SIA Removes Seats On 2 Planes, Allows Them To Carry More Cargo 

With the worldwide disruption in tourism and air travel, businesses reliant on them for revenue have to come up with innovative ways to stay afloat.

Our national carrier Singapore Airlines (SIA) is no exception. To cope with the reduction in passengers, SIA recently removed all seats on 2 of its planes to make way for more cargo.

777-300ER aircraft Source

The planes that have undergone these modifications are Boeing 777-300ER aircrafts. One of them currently flies a freight route to Tokyo.

SIA removes seats to fit 12% more cargo

In a Facebook post, SIA shared that they’ve zhng-ed 2 long-range 777-300ER aircraft by removing passenger seats.

SIA removes seatsSource

This modification apparently allows each plane to carry up to 12% more freight.

The decision is understandable as SIA expects its passenger capacity to be only around 11% of pre-pandemic levels, reports Tripzilla.

This leaves many planes with empty seats that could make way for cargo.

SIA removes seatsSource

With passenger seats gone, cargo pallets take their space. With this, SIA is able to transport more cargo, generating more revenue to keep flying.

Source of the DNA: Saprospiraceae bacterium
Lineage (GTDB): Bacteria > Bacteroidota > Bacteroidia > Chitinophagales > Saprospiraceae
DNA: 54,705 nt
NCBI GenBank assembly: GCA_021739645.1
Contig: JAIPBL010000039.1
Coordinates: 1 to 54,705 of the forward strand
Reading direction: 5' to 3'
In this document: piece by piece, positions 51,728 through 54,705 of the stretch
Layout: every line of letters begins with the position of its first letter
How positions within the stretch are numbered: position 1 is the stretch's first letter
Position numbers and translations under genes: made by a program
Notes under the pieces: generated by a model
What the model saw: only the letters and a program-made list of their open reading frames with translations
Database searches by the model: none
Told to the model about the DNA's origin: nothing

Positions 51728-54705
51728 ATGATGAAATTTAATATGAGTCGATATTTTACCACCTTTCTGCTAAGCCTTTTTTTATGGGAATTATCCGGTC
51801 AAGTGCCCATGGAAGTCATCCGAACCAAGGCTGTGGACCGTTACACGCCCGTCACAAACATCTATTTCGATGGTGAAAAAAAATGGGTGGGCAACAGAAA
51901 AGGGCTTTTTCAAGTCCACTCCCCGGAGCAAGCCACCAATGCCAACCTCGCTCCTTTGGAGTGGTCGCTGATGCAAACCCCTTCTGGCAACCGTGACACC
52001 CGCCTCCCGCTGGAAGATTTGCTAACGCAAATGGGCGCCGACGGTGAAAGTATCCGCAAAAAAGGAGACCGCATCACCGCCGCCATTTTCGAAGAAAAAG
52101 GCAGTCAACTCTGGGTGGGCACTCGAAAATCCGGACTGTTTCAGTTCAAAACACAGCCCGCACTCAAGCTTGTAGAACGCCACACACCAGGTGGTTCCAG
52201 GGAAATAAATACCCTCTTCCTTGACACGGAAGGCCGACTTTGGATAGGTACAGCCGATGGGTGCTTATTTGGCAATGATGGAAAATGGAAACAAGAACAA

SIA removes seatsSource

The national carrier said they will continue to be nimble and respond quickly to market needs.

Other airlines have also removed seats

Other airlines have also taken similar measures to boost their freight capabilities.

Scoots seats removedImage courtesy of Scoot

Back in August, Singapore Airlines Group’s Scoot modified their A320ceo aircraft so it can carry 20 tonnes of cargo to Fuzhou, China.

Scoot seats removedImage courtesy of Scoot

In their press release, Scoot Chief Executive said that the modifications were the company’s “biggest undertaking to date”, with cargo freight being an “alternative revenue stream”.

Innovation within the airline industry

Before the Covid-19 pandemic, one wouldn’t have expected to see passenger planes filled with cargo instead of humans.

But these are tough and unusual times. Kudos to members of the airline industry for innovating even as tourism takes a back seat.

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Featured images adapted from Facebook.